Spring Cooking for a Festive Passover

Why not make some delicious braised lamb shoulder in spring vegetables with a side of mashed peas and parsnips for your holiday meal?

Vered Guttman

The origins of Passover can be traced back to ancient ceremonies of nomads and herders, sacrificing a lamb to their gods in hope he blesses their herd with a healthy season.

From biblical times and until the destruction of the temple in Jerusalem, the Passover sacrifice, a lamb, would be slaughtered and roasted whole and then consumed. After the destruction of the temple most communities refrained from serving any roasted meat during the Seder, making sure it does not seem as if they were trying to replace the sacrifice in the temple. Yet many Sephardi and Mizrahi communities do serve lamb for the festive Seder meal, a perfect time of year for the newly born sheep.

The braised lamb shoulder in spring vegetables recipe below uses wine and stock, following the tradition of not braising lamb in its own juices for the Seder (which may be too similar to roasting it and will remind us again of the Passover sacrifice). Perfect for your Seder table and to celebrate not only the freedom of the Israelites, but the ending of a rough winter and the first signs of spring.

Braised lamb shoulder in spring vegetables

Feel free to use any spring vegetables available, such as asparagus, artichokes, leeks or peas and fava beans (for kitniyot eaters).

serves 6

6 lamb shoulder blade chops, about 8 oz. each
Kosher salt
Ground black pepper
1 tablespoon olive oil
¾ cup white wine
4 leeks, white and light green parts only, thinly sliced
1½ cups chicken or vegetable stock
6-8 baby artichokes, trimmed [http://www.saveur.com/article/Techniques/Trimming-Baby-Artichokes ] and sliced in half
1 bunch Tuscan kale, thinly sliced

1. Dry lamb chops with paper towels. Sprinkle liberally with salt and pepper on both sides.
2. in a pan that can hold all chops in one layer, heat olive oil over medium-high heat (you can also use 2 smaller pans instead of one large pan, and divide all ingredients between both.) Brown lamb chops about 2½ minutes per side and transfer to a tray.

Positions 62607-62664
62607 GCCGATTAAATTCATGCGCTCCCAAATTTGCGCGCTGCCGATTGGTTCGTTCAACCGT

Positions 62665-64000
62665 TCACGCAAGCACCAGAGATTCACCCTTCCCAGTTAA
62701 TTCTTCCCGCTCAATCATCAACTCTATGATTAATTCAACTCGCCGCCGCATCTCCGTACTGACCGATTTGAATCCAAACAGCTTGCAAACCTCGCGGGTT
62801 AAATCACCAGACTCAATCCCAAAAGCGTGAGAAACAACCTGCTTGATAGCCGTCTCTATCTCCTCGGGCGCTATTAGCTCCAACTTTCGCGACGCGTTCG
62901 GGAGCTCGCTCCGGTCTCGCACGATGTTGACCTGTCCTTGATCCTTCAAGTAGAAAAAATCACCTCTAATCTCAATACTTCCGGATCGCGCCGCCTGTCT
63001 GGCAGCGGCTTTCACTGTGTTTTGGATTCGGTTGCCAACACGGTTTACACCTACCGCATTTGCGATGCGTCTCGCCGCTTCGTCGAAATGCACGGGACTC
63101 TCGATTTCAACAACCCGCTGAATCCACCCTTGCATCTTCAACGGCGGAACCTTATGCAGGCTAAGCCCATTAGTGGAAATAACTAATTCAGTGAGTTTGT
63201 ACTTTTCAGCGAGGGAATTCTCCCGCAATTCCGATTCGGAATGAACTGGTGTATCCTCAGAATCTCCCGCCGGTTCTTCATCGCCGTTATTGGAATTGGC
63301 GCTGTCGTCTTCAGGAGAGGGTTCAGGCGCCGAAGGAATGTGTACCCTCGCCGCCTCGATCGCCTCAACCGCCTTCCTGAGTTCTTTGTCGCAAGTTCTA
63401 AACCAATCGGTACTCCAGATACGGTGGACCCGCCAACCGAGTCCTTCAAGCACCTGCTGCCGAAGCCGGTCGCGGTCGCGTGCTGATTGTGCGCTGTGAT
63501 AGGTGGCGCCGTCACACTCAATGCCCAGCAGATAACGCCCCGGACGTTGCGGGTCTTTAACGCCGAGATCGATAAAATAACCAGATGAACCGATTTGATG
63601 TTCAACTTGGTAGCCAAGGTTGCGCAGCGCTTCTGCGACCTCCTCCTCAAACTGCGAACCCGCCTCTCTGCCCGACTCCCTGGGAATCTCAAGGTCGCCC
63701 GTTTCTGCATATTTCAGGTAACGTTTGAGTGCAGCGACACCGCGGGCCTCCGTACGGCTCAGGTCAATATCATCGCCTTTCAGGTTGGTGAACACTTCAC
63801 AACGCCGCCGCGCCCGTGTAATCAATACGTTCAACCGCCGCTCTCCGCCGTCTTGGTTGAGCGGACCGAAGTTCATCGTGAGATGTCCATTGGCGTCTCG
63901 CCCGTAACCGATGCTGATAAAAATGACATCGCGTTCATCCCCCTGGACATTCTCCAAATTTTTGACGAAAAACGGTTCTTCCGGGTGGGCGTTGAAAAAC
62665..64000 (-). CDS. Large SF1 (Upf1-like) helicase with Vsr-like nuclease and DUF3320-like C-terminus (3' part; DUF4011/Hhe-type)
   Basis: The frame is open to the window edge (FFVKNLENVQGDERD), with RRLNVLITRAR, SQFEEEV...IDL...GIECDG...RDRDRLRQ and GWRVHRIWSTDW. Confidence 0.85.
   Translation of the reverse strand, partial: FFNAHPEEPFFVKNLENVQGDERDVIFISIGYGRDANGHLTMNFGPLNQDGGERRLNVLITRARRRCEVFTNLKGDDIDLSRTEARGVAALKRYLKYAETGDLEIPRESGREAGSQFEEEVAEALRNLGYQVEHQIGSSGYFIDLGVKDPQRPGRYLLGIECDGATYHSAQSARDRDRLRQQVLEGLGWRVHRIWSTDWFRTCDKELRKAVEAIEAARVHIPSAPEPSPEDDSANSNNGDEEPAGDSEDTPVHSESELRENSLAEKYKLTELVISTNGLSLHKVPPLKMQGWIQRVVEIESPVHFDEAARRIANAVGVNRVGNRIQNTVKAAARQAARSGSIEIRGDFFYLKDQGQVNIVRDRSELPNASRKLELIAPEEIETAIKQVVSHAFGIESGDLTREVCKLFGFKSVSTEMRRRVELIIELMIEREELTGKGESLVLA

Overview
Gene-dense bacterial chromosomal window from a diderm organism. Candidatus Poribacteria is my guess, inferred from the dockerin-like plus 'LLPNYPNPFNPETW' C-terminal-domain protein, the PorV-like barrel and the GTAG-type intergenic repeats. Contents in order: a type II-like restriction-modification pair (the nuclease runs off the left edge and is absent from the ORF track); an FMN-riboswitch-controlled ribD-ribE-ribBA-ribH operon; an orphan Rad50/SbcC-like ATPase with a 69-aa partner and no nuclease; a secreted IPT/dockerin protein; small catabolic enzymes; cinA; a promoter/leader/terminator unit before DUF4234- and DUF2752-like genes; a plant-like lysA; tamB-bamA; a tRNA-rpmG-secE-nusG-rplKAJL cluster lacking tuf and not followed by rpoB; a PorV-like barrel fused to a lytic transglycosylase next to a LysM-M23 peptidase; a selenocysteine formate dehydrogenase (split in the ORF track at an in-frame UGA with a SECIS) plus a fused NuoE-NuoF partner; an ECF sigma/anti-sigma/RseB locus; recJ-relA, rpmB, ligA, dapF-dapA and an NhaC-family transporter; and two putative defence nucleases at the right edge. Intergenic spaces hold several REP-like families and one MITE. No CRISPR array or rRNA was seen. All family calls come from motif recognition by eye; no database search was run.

3. Add wine and leeks to pan and use a spatula to remove bits and fat from the bottom of the pan. Cook for a couple of minutes, then add stock and bring to boil. Add lamb chops to pan with all juices that accumulated in pan, bring to boil, then reduce heat to low, cover, and cook for 1 hour. Turn chops over then add vegetables to pan, drizzling liquid on them and pushing them between the chops. Bring back to boil over medium-high heat, then reduce heat to low, cover again and cook for one hour more. Serve over mashed peas and parsnips (below).

Mashed peas and parsnips

Peas are permitted during Passover for Kitniyot (legume) eaters only. Substitute with a bunch of kale or spinach, or just use the parsnips and celery root, the dish will still be delicious.

Serves 6

1 lb. parsnips
1 large celery root
1 lb. fresh or frozen and thawed peas
Kosher salt

1. Peel parsnips and celery root, wash to remove dirt, and cut into 1 inch size cubes. Put in a medium pot and cover with boiling water. Bring to boil over medium-high heat, then reduce heat to low, cover, and cook for 10 minutes. Add peas to pot and cook for 5 minutes longer. If the parsnips and celery root are not soft enough, cook for a few minutes longer.
2. Strain the vegetables and transfer to a blender or a food processor. Add ¾ teaspoon of kosher salt and mix until smooth. Adjust salt to taste.